By Navin Shenoy
As part of my job leading the data-centric groups at Intel, I regularly meet with customers from across many different industries. They all face unique business challenges, but they have one thing in common: the need to get more value out of enormous amounts of data.
To address this, Intel together with Alibaba*, Cisco*, Dell EMC*, Facebook*, Google*, Hewlett Packard Enterprise*, Huawei* and Microsoft* today announced the founding of a consortium to develop Compute Express Link (CXL), an open interconnect technology that improves performance and removes the bottlenecks in computation-intensive workloads for CPUs and purpose-built accelerators.
Intel developed the technology behind CXL and donated it to the consortium to become the initial release of the new specification. I am proud of the work Intel has done in developing this interconnect technology and the milestone it represents to the technology industry – much like our roles with Universal Serial Bus (USB) and PCI Express – and we look forward to working with the CXL consortium on future versions of the specification.
Why CXL is Important
The explosion of data and rapid innovation in specialized workloads – like compression, encryption and artificial intelligence (AI) – have given rise to heterogeneous computing, where purpose-built accelerators work side-by-side with general-purpose CPUs. These accelerators need a high-performance connection to the processor, and, ideally, they share a common memory space to reduce overhead and latency. CXL is a key technology that enables memory coherence between the accelerator and CPU, with very high bandwidth, and does so using well-understood infrastructure based on PCI Express Gen 5.
More specifically, CXL creates a high-speed, low latency interconnect between the CPU and workload accelerators, such as GPUs, FPGAs and networking. CXL maintains memory coherency between the devices, allowing resource sharing for higher performance, reduced software stack complexity and lower overall system cost.
While there exist other interconnect protocols, CXL is unique in delivering CPU/device memory coherence, reduced complexity on the device, and an industry-standard physical and electrical interface together in a single technology for the best plug-and-play experience.
How Interconnect Fits with Our Technology Strategy
At Intel’s Architecture Day in December, we articulated our approach to drive an accelerated pace of innovation and technology leadership that is anchored across six strategic pillars: process, architecture, memory, software, security and interconnect.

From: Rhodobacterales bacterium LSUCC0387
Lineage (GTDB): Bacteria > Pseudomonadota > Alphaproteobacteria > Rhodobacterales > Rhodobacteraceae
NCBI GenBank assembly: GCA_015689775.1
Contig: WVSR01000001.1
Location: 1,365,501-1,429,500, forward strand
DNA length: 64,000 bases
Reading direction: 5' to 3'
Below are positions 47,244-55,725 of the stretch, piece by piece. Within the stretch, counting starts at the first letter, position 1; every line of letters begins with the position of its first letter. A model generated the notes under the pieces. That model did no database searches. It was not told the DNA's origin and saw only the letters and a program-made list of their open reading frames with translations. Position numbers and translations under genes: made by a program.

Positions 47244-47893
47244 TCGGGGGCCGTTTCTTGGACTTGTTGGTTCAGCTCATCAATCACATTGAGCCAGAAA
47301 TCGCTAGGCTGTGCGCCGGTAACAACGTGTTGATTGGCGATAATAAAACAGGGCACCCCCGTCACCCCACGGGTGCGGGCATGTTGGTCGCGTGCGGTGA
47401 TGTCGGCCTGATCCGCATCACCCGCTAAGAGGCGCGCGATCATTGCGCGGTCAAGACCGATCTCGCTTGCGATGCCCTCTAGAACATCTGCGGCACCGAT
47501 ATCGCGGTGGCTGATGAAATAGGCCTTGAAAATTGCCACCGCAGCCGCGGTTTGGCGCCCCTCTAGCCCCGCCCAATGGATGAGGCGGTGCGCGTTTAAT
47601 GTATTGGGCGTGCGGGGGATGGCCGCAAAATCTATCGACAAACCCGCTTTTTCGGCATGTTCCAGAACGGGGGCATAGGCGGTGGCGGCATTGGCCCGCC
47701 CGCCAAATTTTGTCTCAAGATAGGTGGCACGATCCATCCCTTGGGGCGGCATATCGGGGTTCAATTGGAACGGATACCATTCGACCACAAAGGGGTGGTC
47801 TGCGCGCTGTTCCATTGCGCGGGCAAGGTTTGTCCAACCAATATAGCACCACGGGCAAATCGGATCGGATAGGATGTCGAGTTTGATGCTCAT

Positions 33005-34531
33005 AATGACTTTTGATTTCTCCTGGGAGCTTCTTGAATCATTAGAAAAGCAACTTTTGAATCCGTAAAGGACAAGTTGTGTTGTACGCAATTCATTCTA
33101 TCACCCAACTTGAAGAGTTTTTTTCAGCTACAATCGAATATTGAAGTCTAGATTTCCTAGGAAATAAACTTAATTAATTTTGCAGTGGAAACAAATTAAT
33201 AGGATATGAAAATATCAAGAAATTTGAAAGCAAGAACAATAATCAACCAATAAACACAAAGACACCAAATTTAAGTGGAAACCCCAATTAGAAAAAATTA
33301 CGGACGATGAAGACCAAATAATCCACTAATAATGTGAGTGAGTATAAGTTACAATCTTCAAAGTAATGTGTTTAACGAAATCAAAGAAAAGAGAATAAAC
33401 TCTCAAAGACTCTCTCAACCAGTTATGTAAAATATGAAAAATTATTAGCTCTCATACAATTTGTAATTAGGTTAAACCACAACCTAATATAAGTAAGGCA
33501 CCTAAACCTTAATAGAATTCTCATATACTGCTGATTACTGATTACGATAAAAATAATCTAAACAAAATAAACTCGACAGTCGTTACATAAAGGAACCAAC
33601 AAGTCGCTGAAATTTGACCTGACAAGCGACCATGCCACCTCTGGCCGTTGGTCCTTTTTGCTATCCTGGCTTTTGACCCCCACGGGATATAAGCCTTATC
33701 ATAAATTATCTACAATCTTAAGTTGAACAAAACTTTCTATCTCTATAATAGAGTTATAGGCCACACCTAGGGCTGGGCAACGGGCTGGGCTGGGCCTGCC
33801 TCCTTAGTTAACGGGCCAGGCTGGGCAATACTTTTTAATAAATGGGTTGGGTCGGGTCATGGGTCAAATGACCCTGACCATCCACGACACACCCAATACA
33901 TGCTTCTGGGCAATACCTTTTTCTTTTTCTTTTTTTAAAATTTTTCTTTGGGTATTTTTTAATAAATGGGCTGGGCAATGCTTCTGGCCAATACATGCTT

Our approach is increasingly important as processing data in emerging applications requires a diverse mix of scalar, vector, matrix and spatial architectures deployed in CPU, GPU, FPGA, networking and other accelerators. CXL is a great example of an interconnect technology designed to address growing high-performance computational workloads for CPUs and purpose-built accelerators.
Emerging data-processing applications in AI, media, image and language processing, encryption and others will benefit significantly from CXL.
Developing Standards to Advance the Ecosystem
We’re no strangers to working with standards that trigger massive innovation. We believe this will be one of those moments. In fact, Intel has helped pioneer other successful standards, such as USB and PCI Express, both interconnect technologies that are critical to moving and storing data. This month, we contributed the Thunderbolt protocol to the USB Promoter Group, enabling and encouraging other chipmakers to build Thunderbolt-compatible silicon under the new USB4 specification.
As pioneers to some of the most successful protocols in computing, Intel constantly evaluates how new advancements such as CXL can benefit the entire tech ecosystem. Our experience in driving robust open ecosystems has proved to create unprecedented industry-wide innovation, resulting in broad commercial success and end-customer benefits.
It’s incredible to see the caliber of companies that came together to form the consortium for CXL. They represent the leaders in data center, communications infrastructure, and cloud computing and services – and we expect more companies to join in the coming future to contribute to the next iteration of this spec.
The first-generation specification will be available to consortium members in the first half of this year. Expect to see products that incorporate CXL technology starting in Intel’s 2021 data center platforms, including Intel® Xeon® processors, FPGAs, GPUs and SmartNICs.
Navin Shenoy is executive vice president and general manager of the Data Center Group at Intel Corporation.